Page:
Forum

Help with Uncertainty

Hi all

Hope you are all keeping cool and well.

I am hoping I can get some advice from you all with regards to the emotional side of MS.

I was diagnosed a few years ago, started Rebif and have been stable since. However lately I have been having issues with many things (bladder, bowel, liver function, balance) but my doc is really good and making sure I am looked after. All this started about 6 months ago and ever since I have been very depressed and suffer from anxiety (as I keep worrying that tomorrow will be worse) so my doc referred me to a CBT therapist to see if he can help me with my anxiety. The CBT therapist says I have an intolerance to uncertainty meaning I don’t do well with the ‘what if’ situations (what if I get worse, what if I have a relapse, what if my relapse is bad, ect). His advice is to learn to let go.

Here is my problem, I don’t know how. How can I stop worrying about it? I don’t know how to not think about it. I am wondering those of you who are able to cope with the uncertainty how do you do it? What’s the secret to being able to stop worrying and to keep going? I try to distract my self by doing other things (cleaning, work, seeing friends) but when I do find my self alone (almost every night) I cry my self to sleep as I am afraid what might happen tomorrow. It’s driving me insane. If you guys have any advice I would very much appreciate it.

Thanks in advance.

Li

This is something that your CBT therapist should be working through with you, not just telling you to ‘get over it’, if it were that easy they would be out of a job. I’m sure others will be able to offer advice but I would have a talk with this therapist and ask exactly how THEY suggest you move past this. Maybe every night when your feeling fearful, write down in bullet points those exact fears, when you can see them it might be easier to logically reason with. Once you can dismiss a fear as nothing more than a dark imagining you may start to get some of the control back. Don’t be too hard on yourself, MS is never easy to deal no matter how long we’ve had it. Speak to your therapist and let us know how you get on? Best wishes :slight_smile:

Hi Li,

Hoping you’re well, I agree with Anon that your CBT can’t just tell you to learn to let go, It’s their job to teach you the skills how to actually do this, personally I’ve seen every therapist, psychologist, psychiatrist etc going following a breakdown I had 10 years ago, I was then diagnosed with depression and anxiety disorder. The big probelm is that depression and anxiety feed each other, personally I think anxiety is the worst and from what you have said you need to deal with that first.

Writing down you worries is good advice, but if you’re having trouble getting to sleep and learning to switch off from your worries then you need to spend a few minutes every night before you fall asleep doing some meditation, it’s tricky to do at first but you do learn to keep the dark thoughts out and get some rest, again your CBT should be able to teach you this. It’s a well known skill that therapists normally teach for this very probelm.

Have you been given/offered any medication for the depression/anxiety? I know a lot of people don’t want the “happy pills” but they don’t have to be high dosage or very strong and they can help get some things in perspective and then you are able to deal with the therapy better and put into practise the skills it teaches you.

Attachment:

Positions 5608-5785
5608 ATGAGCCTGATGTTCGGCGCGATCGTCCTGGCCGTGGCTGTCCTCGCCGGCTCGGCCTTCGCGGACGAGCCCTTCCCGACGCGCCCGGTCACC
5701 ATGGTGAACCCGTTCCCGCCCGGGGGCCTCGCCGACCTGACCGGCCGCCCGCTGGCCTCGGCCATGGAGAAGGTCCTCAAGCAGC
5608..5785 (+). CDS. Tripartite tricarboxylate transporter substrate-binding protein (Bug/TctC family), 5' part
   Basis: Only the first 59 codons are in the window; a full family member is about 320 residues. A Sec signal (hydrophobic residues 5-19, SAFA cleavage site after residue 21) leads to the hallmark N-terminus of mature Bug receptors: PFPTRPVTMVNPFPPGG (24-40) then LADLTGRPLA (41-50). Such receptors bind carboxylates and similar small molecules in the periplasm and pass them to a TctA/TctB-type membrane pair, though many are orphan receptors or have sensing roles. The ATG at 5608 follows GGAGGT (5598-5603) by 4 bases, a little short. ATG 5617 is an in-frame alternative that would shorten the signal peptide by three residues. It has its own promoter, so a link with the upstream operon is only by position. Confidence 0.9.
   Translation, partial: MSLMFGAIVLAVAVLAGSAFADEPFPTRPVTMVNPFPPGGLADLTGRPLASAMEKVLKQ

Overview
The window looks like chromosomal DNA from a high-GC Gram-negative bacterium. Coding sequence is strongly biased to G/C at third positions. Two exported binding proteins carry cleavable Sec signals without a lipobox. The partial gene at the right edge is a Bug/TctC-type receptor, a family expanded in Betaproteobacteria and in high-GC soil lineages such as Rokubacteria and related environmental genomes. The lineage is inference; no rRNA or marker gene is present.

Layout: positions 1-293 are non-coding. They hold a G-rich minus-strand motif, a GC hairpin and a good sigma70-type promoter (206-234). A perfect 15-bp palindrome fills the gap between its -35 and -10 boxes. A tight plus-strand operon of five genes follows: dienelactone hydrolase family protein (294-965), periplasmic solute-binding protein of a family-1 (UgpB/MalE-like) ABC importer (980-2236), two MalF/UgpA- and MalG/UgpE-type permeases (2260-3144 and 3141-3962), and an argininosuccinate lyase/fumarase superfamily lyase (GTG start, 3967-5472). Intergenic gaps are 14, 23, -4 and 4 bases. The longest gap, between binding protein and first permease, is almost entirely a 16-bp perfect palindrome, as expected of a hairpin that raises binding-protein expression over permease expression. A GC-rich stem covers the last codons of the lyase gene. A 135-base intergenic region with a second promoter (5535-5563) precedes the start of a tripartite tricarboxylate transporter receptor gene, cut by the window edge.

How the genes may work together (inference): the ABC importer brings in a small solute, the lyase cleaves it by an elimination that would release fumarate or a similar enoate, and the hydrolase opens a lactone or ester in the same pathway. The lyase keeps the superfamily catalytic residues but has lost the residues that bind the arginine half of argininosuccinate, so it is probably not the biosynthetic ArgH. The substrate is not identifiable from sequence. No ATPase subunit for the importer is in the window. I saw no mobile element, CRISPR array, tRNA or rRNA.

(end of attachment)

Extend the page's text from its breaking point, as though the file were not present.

You need to remember that “what if?” is excatly that- what if? It’s not “this is definately going to happen”

Take care and be kind to yourself feel free to pm me if you want to, you are not alone.

Keep talking on these boards theres a lot of support on here

BeckyX

Hi Li, The link below may be of interest to you. It covers adjustment as well as depression. All the best Peter http://multiple-sclerosis-research.blogspot.co.uk/2013/06/a-treatment-for-depression-in-ms.html

I agree with what the others have said. If you were able to just “let it go” you wouldn’t be seeing a therapist in the first place. It’s like a dentist saying “have good teeth”

My personal method for coping is to think of the worst case scenario and plan how I would deal with it. Once I have a plan in my head I can manage when the dark thoughts trickle in. Funnily enough although this has been a life long coping strategy I found it quite hard to apply to MS because I didn’t want to “go there”. It took therapy sessions to make me look into sheltered housing etc. but now I feel better about the future because I have a rough outline of what I will do if my health deteriorates.

Hope you feel better soon.

Jane

Hi Li I also had CBT for anxiety (before MS diagnosis, 2years ago) and worked out that I had trouble with ‘what if’ situations. I actually suffered from horribly morbid thoughts that severely impacted my day to day life. Anyway, I found mindfulness meditation (and mindfulness generally) to be really helpful. Have a look at the headspace website it has fantastic guided meditations that start at 10 mins per day and some helpful animation clips that explain mindfulness. If u have a smart phone you can download the ‘take ten’ app for free. I have to say, I found CBT really beneficial. I had trained as a psychotherapist and had 3 years personal therapy and was determined that CBT’s ‘quick fix’ approach had nothing to offer me but actually found it more useful than all the psychotherapy I’d had! I had about 10 sessions and was able to stop taking the antidepressants that I’d been taking on and off for 12 years. And so far I’ve not had to start taking them again (even though my husband left me 12 months ago and I’m now dealing with MS diagnosis!) I hope you find sone relief. You can message me if you need/want to xx